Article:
Sunday, February 25, 2007

Gone but not departed...

I re-watched the DVD yesterday and was remembering that when this movie came out a lot of people giving Jack Nicholson flack for his one-note performance as Frank Costello in Martin Scorsese's movie The Departed. But yet in the same movie Mark Wahlberg was nominated for Best Supporting Actor for his role. All of which overlooks what I think is the best supporting performance in the movie. And I think that comes from Alex Baldwin as head of the Special Crime unit.

An actor can only play what's written on the page. So it's the screen writers job to make sure that the actor has a fully rounded person to play. An actor's performance has to fit into the whole of the movie so he has to temper his performance under the guidance of the director for the good of the movie as whole. Then the film has to be edited together using the best parts of the actor's performance under the watchful eye of the editor and director as they re sculpt the writers story transforming it from the written to the visual.

OK, so what does this all mean? Well, The departed won the "Best Director, Best Editing, Best Adapted Screenplay and Best Picture at the 2007 Oscar awards. So we must assume that this means everyone was working at the top of their game. So is it Nicholson's fault alone? I think we should ask first what is it that makes a great performance. In my experience it is when an actor pulls out layers of emotion in their performance. When everything they do has two meanings. Especially when both meanings are the exact opposite of each other. Great acting is by nature dialectic. Which is more fascinating? A man holding a gun who looks at you and snarls "I'm gonna kill you" or the same man, holding the same gun who smiles and winks at you before telling you he's gonna kill you?

Baldwin gives a great seething performance as on the surface an the upwardly mobile, corporate manager with a shinny veneer. Perfect smile. Every hair in place. Hitting golf balls on the driving range, while giving Matt Damon advice on how to get a head in the bureau. Contrasted with the out of control maniac he turns into when the sting he's been planning goes arwy and he begins to choke his own man, who he blames for the fiasco.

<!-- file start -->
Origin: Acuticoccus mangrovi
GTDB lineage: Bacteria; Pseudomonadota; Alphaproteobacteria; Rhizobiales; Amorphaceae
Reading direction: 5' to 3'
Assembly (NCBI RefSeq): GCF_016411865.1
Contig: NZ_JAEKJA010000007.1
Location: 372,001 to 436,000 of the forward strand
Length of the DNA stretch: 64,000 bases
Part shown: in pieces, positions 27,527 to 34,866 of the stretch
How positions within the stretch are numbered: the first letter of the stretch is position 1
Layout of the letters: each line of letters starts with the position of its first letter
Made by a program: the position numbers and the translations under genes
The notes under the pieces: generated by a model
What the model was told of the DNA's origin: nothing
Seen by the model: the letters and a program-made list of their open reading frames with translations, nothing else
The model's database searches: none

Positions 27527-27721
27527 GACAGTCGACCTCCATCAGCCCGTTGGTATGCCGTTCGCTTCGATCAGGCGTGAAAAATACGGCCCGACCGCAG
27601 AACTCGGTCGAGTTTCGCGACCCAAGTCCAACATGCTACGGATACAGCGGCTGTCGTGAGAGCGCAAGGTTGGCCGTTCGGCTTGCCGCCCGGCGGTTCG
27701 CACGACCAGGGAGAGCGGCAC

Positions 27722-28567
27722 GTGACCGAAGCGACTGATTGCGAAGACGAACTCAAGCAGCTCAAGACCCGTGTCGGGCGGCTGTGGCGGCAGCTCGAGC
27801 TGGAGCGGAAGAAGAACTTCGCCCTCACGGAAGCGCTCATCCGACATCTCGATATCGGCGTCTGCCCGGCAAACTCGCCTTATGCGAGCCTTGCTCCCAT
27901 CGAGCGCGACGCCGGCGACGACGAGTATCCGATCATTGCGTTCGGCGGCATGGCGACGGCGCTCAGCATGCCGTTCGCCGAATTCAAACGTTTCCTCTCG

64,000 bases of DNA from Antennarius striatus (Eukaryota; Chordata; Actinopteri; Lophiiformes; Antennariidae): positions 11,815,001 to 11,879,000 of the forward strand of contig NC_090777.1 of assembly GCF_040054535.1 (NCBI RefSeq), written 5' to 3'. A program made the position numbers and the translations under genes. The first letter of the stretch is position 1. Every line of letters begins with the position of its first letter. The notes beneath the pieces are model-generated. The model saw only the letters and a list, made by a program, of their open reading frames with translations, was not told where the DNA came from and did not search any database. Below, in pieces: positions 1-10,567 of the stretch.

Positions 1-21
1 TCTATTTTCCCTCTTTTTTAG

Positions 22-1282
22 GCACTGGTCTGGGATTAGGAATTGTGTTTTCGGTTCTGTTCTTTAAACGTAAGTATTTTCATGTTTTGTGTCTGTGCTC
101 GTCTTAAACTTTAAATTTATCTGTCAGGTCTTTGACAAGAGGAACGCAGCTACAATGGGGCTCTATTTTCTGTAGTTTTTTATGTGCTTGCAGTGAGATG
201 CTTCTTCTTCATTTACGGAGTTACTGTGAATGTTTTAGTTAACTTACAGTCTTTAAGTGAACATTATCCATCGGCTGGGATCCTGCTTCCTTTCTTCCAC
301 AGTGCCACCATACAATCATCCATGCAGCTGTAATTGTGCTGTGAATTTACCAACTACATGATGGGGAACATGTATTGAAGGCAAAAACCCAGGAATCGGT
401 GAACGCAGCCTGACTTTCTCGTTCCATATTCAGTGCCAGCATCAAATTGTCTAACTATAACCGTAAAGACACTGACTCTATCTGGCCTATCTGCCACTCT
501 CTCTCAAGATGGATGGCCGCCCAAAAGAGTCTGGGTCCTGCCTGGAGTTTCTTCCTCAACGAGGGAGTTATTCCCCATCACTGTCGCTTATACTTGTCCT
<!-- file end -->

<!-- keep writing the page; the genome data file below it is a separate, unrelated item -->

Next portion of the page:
This is great acting. Unfortunately Nicholson plays Costello more on the one-note "Hey I'm a crazy bad guy". It would have been interesting to have seen him help out DiCaprio. Take him under his wing a bit. Had he a bit of Martin Sheen's character and Sheen a bit of his I think this would have deepened both performances. I can see why Scorsese might have steered away from this having covered similar ground with Gangs of new York but I think it hurt the character development in the end.

Also I think Matt Damon gave a better performance than Leonardo DiCaprio. DiCaprio was always playing a guy under tremendous stress. Again one-note. What if they showed him actually getting used to the lifestyle a bit. Grow accustom to the violence and easy money. Mine some of the same territory as the movie Donnie Brasco did. You would have gotten a more complicated character. Damon to his credit did that. He played a lying, stealing, backstabbing cheat, but you could see how he longed to break free of Costello and rise a bove it. To really better himself but he could not overcome his tragic flaw and succumbed to his fate.
Now I hope all this doesn't give the impression I didn't like this movie because I really do. It's a fun, twisty-turny crime flick. I was just wondering with Scorsese's winning a long over do Oscar for The Departed was it his best movie. And I have to say no. It's not as good as Raging Bull, Taxi driver, Goodfellas or Casino. And I thought why? And it was the proliferation's of one-note character in it that I think makes it just miss it's mark. But It's great fun.